Shrimp to Whale: South Korea from the Forgotten War to K-Pop by Ramon Pacheco Pardo
Hurst, 280pp, £25
“A bear gave birth to Korea. Or so the legend goes.” Ramon Pacheco Pardo begins his engaging account with a sweeping history of the ancient kingdoms and warring empires that once ruled the Korean peninsula before it was divided in 1945, and the modern states of North and South Korea founded in 1948. The title invokes the old saying that Korea is a “shrimp between whales”, forever in danger of being crushed between the world’s great powers. But the author argues that South Korea has long since outgrown this depiction and now deserves to be seen as a “whale” in its own right.
This is no dry historical tome. Pacheco Pardo, a professor of international relations, declares his love for South Korea, weaving his personal recollections (and travel tips) into the narrative. He chronicles the rise and fall of authoritarian rule, the origins of the chaebol (literally “wealth clan”), industrial conglomerates and the “Korean Wave” that has won the country’s movies and K-Pop music international acclaim. Yet with income inequality rising, the threat from North Korea growing and a divisive new president in Seoul, a bright future is by no means assured.
By Katie Stallard
[See also: Philip Pullman on the end of the Costa Book Awards: a blow for children’s literature]
Aftermath by Preti Taneja
And Other Stories, 226pp, £12
If the terror incident at London’s Fishmongers’ Hall in November 2019 was harrowing, a dual connection to the event made it even more so for Preti Taneja. Jack Merritt, who died in the attack alongside Saskia Jones, was the novelist’s colleague. She had also previously taught creative writing to the attacker, Usman Khan, during his time in prison. Taneja’s approach to reckoning with such idiosyncratic grief is both personal and political. She identifies the systems that were complicit in the act: colonialism, racism, Theresa May’s “hostile environment”. She queries the use of writing classes in prison, and the purpose of prisons at all.
This is a tough book to read, because of the subject matter and sometimes too because of Taneja’s intellect – her keenness to turn to literary theory, or to break down events into their component philosophical parts. But it is too bold in its experimentalism, its unwillingness to conform to genre, to let grief rest easy. In Aftermath Taneja guides us through the “atro-city” – a place, “the outside world turned inwards”, as much as an event – and asks if together we can find a way out.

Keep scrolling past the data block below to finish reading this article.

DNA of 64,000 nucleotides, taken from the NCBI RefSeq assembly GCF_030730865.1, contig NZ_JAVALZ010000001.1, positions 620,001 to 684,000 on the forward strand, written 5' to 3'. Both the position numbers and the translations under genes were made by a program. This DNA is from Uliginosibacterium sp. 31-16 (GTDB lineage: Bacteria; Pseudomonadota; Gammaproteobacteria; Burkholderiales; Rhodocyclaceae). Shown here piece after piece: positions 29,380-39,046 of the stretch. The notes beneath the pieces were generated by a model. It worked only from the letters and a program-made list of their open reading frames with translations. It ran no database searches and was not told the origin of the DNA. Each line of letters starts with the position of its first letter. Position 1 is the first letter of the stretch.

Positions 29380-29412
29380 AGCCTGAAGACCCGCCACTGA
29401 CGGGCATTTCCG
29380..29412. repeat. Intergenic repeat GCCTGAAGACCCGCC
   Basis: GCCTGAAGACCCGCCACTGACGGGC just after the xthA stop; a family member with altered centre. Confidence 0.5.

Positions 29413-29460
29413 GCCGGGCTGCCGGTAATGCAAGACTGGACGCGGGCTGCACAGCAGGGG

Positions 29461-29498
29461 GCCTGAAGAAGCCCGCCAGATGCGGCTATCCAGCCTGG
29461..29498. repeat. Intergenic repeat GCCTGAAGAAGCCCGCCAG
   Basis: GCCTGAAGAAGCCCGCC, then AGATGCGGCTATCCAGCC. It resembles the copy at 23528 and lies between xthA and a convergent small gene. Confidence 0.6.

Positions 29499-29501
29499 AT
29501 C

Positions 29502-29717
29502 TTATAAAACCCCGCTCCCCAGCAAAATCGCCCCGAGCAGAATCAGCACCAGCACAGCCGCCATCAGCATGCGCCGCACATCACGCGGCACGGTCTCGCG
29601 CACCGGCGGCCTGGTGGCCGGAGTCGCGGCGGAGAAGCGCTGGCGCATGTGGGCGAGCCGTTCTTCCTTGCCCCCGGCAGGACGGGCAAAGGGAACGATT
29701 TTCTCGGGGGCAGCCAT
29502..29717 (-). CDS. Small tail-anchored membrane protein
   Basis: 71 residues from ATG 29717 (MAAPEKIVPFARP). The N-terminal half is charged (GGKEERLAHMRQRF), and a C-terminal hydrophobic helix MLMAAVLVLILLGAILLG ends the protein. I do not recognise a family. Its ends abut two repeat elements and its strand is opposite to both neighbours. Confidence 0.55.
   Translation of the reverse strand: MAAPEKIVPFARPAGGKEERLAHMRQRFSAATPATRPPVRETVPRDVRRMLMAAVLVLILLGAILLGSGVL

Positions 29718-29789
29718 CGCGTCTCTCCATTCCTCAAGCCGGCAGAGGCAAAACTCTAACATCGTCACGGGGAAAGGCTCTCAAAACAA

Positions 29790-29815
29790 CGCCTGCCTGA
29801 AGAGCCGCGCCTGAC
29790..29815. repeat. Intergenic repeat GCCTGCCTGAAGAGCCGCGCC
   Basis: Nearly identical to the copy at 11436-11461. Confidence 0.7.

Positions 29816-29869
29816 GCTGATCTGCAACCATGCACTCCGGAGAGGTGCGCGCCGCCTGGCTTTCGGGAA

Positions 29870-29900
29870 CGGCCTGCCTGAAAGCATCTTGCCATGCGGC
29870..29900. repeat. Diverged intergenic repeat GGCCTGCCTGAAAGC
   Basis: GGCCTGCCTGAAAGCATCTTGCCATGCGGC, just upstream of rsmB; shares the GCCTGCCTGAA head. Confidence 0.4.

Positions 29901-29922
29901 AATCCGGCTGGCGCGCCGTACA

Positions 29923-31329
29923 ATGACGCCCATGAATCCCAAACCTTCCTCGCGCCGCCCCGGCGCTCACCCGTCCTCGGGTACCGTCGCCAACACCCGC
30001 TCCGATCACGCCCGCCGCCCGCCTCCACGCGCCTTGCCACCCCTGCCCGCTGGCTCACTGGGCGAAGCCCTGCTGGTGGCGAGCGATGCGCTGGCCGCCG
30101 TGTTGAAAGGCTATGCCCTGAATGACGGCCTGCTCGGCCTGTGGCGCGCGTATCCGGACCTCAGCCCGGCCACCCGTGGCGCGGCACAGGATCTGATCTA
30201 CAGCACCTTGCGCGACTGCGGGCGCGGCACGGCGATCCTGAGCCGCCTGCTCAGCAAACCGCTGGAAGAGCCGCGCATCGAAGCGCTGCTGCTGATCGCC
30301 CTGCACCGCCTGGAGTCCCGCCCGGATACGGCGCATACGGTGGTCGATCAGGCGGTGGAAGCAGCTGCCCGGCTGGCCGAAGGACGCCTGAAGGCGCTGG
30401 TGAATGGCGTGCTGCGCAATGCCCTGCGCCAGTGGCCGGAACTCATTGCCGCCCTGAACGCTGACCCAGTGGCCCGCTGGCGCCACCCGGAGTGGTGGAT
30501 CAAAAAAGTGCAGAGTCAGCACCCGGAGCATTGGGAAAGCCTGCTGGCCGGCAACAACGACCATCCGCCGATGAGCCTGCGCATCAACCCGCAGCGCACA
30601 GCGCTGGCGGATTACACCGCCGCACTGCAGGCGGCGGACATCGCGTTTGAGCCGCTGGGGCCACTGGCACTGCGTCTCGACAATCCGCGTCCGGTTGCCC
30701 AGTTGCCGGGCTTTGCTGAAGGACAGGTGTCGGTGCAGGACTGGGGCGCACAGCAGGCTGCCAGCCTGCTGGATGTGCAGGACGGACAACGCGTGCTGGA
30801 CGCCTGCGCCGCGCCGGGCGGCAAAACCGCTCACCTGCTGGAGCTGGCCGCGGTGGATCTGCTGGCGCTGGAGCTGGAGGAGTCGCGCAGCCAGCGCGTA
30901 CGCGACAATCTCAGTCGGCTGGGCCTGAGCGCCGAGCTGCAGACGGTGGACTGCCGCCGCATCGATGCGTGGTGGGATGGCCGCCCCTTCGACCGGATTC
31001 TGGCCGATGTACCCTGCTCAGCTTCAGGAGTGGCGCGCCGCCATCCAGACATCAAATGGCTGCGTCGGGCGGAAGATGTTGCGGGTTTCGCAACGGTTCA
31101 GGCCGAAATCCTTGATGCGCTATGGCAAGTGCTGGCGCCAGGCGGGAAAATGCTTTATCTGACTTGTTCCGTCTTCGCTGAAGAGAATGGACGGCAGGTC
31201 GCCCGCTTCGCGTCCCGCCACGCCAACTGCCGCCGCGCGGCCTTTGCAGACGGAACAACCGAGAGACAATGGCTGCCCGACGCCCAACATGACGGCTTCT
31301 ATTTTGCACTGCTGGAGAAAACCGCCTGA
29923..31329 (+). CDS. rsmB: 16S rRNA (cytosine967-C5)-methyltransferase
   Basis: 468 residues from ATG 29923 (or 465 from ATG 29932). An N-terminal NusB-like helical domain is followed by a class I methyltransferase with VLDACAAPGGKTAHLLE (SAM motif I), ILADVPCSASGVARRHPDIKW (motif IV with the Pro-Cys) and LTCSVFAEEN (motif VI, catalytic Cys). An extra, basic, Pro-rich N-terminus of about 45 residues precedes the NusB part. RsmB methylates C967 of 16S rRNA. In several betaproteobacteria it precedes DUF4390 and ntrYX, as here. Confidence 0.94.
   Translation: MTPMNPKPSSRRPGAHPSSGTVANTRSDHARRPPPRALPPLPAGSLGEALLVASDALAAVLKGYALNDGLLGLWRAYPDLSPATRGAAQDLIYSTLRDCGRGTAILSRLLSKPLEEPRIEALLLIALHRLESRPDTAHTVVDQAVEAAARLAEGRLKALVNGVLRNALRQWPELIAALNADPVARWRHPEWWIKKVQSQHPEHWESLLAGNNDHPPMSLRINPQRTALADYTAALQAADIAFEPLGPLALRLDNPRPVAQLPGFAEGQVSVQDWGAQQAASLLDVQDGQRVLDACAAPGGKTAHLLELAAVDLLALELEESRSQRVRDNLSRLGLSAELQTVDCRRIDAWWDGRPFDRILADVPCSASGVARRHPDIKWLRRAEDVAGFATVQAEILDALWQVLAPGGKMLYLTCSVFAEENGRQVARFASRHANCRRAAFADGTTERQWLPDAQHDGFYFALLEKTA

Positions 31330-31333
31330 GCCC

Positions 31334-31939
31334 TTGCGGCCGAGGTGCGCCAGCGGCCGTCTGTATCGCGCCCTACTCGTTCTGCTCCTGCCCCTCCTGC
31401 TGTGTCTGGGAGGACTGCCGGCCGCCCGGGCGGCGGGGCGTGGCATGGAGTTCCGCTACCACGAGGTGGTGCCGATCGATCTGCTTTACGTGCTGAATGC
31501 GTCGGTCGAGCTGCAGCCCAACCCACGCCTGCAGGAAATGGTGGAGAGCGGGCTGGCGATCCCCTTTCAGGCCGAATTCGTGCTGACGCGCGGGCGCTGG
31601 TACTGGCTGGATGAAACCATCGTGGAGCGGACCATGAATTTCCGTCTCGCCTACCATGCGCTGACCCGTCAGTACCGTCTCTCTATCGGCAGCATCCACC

By Ellen Peirson-Hagger
Adventurer: The Life and Times of Giacomo Casanova by Leo Damrosch
Yale University Press, 432pp, £25
Libertinage is, in contemporary parlance, problematic. Giacomo Casanova (1725-98), the great seducer, may be a fascinating historical figure but, notes his latest biographer Leo Damrosch, his story “is often disturbing and sometimes very dark”. Not all the bedpost notches that Casanova recounted in his own version of his career, Histoire de ma vie, were fully consensual: there were plenty of willing wives but also pre-teen girls, girls prostituted by their parents, mother-and-daughter threesomes and, in one case, his own daughter. Casanova’s get-out clause was that he believed women were entitled to pleasure too and, what’s more, he was almost permanently in love. Casanova was more than just a libido, however. He was a mathematician, lawyer, man of letters and librarian – as well as a con man, gambler and liar – whose professional and personal urgings took him across Europe, where he met many of the great men of the age. A contemporary declared that Casanova “would have been a very handsome man if he hadn’t been ugly” but ugly or not, morally reprehensible or not, truthful or not, in Damrosch’s adroit and balanced narration he is never less than enthralling.
By Michael Prodger
[See also: The Case Against the Sexual Revolution: liberal feminism under attack]
We Had To Remove This Post by Hanna Bervoets, translated by Emma Rault
Picador, 144pp, £12.99
Content moderators for an unnamed social media company are transformed by the abuse and conspiracy theories they police – this is the premise of We Had To Remove This Post by the acclaimed Dutch author Hanna Bervoets, her first work to be translated into English. It starts with racist and homophobic banter; then the characters begin applying the content rules to their real lives. When a man appears to be about to jump from a roof in the real world, Kayleigh, our narrator, decides this video “isn’t allowed”. Then a colleague becomes a flat Earther. Kayleigh is appalled but admits that “at this point I mainly knew arguments in favour of the notion that the Earth wasn’t round”. These parts of the novella – which follows a flurry of sharp, social-media-aware books such as Patricia Lockwood’s No One Is Talking About This – are the most perceptive. Other characters and Kayleigh’s life outside of work are not so well developed.
Bervoets uses spare language to evoke the desensitising effects of social media. At its best, you don’t see the horrors coming until they are upon you, but the denouement in particular feels hasty.
By Matthew Gilley
[See also: Ottessa Moshfegh and the tedium of depravity]
This article appears in the 15 Jun 2022 issue of the New Statesman, The Big Slow Down